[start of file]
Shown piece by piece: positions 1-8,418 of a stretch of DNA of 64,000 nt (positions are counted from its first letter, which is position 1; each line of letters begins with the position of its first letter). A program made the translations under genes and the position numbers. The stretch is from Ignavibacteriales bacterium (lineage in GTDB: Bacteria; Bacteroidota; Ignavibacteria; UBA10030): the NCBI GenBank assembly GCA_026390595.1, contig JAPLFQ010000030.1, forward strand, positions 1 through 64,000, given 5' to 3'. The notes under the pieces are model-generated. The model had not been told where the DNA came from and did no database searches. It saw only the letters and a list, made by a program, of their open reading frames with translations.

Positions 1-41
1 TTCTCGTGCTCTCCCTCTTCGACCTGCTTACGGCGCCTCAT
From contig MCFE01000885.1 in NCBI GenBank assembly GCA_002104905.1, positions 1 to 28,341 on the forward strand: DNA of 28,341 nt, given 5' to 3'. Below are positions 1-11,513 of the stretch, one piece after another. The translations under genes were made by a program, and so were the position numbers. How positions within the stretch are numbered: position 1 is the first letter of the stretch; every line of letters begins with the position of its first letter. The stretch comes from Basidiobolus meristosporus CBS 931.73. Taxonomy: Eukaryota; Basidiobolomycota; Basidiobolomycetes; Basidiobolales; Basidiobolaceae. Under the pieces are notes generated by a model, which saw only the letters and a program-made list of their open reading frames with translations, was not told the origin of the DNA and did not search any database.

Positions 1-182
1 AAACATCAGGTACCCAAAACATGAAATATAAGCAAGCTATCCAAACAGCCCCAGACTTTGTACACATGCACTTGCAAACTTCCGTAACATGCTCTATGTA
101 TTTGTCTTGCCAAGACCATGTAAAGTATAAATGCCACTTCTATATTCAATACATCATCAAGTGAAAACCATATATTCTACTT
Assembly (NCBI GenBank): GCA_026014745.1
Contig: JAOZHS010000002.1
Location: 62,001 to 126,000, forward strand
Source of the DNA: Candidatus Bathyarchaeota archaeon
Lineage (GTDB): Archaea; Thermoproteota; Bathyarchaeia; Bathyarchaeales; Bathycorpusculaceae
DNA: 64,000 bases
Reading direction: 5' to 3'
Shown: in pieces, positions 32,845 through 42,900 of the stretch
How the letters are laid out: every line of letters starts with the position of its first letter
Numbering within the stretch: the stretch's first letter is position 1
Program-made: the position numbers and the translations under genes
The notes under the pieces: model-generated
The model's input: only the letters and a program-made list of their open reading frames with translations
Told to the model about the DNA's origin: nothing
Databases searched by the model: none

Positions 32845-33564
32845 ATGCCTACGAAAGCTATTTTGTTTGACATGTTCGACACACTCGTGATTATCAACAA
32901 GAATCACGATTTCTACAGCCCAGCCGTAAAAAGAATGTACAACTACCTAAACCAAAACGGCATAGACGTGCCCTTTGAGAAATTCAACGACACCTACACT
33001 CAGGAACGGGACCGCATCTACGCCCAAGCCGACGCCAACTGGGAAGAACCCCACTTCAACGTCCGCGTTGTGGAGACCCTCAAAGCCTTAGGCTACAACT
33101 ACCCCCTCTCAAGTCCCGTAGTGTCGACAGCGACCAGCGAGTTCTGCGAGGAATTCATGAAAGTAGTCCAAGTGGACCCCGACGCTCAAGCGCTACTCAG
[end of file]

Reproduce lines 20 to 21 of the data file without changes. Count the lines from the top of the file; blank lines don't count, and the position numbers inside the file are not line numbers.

The model's input: only the letters and a program-made list of their open reading frames with translations
Told to the model about the DNA's origin: nothing